This would at first be evidenced in any inhabited highlands, such as the Tharsis Montes region that we propose as the ancestral home of the Okar. We can imagine a culture with many similarities to the ancient Incas of South America, with cities at higher elevations. Some of the highest habitations would experience harsher weather and eventually even difficulty breathing. Agriculture would become increasingly difficult. The population of these extreme environments would begin to migrate to lower altitudes.

    Islands such as Gathol that were the above water portions of sea floor mountains would see evidence of ocean drying first as quays began to appear to rise above the ships they serviced. Ocean shallows would have begun to become exposed. Droughts would occur in formerly fertile regions. Crops would fail, forests would begin to die, and formerly fertile savannahs would become deserts.

    It would have become difficult at this point to deny the inevitable. There would have been a dawning realization of this tipping point having occurred, and that ultimately it would mean their descendants’ death. Some would have approached this with apathy, some with religion, most ignored it, others, over time, might have begun to call out for something to be done to preserve life and civilization, and been pushed into an intellectual revolution.

    With the drying of the forests, wood began to become a premium trade item – restricting and ultimately ending ship-building and causing a shift from predominantly wooden weapons (e.g. bows, spears) to all metal weapons. The long sword became the companion to the short sword that had been used for ages in close-in fighting when enemies were within the radius a spear could be used or a bow could be drawn and fired. This change in weapons would make exterminating the green men that much harder, even when used by mounted cavalry to address the difference in height (the green men would eventually copy this to compensate).

    At the time of realization that the tipping point was here technology was mostly at a Roman level with some exceptions (what ERB knew and his thoughts on where technology might advance). Medicine was very advanced. There were mostly cottage industries – NO industrialization whatsoever (no Barsoomian ever figured out mass production, gunpowder or the steam engine). “Radium” was mostly a curiosity at this point, but useful for lighting. There were no firearms, but catapults and ballistae could have been well understood.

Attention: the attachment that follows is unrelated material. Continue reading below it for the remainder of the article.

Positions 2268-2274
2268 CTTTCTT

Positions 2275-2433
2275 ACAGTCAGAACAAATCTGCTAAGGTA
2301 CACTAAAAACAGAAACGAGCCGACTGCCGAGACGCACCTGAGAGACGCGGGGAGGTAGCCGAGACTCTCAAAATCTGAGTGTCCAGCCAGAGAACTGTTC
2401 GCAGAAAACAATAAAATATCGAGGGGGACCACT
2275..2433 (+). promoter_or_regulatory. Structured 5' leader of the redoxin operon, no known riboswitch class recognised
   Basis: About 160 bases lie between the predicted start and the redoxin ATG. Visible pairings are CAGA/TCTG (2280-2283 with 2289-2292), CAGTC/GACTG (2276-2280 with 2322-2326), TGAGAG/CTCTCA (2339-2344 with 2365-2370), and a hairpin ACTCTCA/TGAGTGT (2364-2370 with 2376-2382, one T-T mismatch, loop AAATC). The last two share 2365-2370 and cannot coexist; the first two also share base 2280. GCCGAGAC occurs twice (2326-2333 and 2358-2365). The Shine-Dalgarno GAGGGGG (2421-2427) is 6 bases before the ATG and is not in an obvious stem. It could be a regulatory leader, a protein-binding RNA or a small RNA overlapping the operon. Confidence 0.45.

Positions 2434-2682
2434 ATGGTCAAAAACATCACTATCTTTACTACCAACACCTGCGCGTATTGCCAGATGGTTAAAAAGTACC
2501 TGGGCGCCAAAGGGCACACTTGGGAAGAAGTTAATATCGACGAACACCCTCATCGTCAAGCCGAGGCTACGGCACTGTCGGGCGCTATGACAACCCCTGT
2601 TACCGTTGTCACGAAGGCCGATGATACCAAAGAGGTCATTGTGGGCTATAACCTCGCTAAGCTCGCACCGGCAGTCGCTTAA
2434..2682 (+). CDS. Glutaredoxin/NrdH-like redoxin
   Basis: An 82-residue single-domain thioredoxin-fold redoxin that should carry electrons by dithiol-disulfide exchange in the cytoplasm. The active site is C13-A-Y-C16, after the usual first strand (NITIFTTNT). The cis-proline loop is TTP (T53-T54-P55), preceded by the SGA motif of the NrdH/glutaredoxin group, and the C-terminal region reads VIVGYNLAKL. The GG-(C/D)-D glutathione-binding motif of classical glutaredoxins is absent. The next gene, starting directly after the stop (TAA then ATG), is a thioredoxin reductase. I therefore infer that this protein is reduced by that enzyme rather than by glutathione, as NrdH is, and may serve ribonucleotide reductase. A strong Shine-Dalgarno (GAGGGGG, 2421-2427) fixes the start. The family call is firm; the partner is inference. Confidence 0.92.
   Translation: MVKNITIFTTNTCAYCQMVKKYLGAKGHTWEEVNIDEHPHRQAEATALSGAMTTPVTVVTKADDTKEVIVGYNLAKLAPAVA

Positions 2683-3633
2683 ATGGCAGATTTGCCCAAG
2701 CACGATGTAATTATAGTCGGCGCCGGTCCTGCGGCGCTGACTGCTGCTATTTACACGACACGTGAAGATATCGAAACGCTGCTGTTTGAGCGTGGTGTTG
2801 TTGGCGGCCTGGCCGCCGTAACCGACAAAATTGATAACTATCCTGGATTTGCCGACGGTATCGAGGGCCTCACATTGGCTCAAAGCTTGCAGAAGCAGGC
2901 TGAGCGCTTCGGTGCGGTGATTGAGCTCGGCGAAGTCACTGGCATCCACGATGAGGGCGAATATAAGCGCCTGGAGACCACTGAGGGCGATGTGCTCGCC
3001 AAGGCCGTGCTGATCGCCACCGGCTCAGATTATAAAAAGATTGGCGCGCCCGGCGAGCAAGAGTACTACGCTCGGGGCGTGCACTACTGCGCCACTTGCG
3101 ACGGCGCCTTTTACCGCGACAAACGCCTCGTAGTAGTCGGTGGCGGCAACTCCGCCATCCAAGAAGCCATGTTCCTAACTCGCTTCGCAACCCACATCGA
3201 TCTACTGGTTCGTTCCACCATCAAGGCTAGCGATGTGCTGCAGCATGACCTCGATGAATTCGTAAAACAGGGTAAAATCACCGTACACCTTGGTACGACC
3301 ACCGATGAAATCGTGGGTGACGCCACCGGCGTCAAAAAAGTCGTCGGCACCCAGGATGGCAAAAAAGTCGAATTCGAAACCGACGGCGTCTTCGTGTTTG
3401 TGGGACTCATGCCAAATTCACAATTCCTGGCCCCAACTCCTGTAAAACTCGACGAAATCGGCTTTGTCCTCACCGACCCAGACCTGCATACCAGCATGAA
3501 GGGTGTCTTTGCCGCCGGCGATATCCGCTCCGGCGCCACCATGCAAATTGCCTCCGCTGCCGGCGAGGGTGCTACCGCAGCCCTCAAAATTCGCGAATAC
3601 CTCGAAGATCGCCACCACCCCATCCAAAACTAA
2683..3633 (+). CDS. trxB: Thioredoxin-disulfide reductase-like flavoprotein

We can assume that a minority of various voices for action would band together and begin working on solutions. Therefore, a great convocation to discuss ways to address the problem would be reasonable. Learned savants from all over Barsoom would have traveled to it. This convocation probably extended over a period of months or years. It was probably quite lively at times until a consensus began to be reached, or at least enough of one for action to begin to be taken.

    Let’s have some fun with this – there could be some good stories here! Several decisions and directions likely arose from convocation:

  •  A decision to increase the pace of science and engineering as any solution would derive from these disciplines
  •  An investigation into the applied use of the 8th ray, which was otherwise a curiosity. Realization of the possibility of flight, although there was a containment problem for the 8th ray that would have led to further metallurgy. Some limited success with small balloons.
  •  Applied use of the 9th ray, also otherwise a curiosity, with realization that the 9th ray actually could be used for atmosphere creation
  •  Parallel investigation of other means for atmosphere creation, such as electrolysis of water to produce oxygen
  •  Some dabbling with space travel but not considered a solution for the large scale. Gems that produced rays had to be devoted to 9th ray production
  •  An investigation into protected habitat (“safehold”) creation such as through extension of the city pits or the sealing of underground caverns and lava tubes
  •  Hydroelectric power might have been discovered, and used sparingly
  •  Flight might also have been discovered, but was probably uncommon and might have been restricted for military and inter-government communications
  •  Research to better understand ocean evaporation and air loss. How far would the atmosphere and water loss go?  At what point could it be stopped? Could it be reversed? Could polar water be used?
  •  An investigation into changing the peoples and animals of Barsoom. Could changes be made so that they could survive with less air and water? Could better strategies be developed and followed-through if people could live longer, and focus a longer adult life span to solving problems?
  • The black and yellow races, fewer in numbers than the Orovars, might have then begun to specialize in certain areas of technology: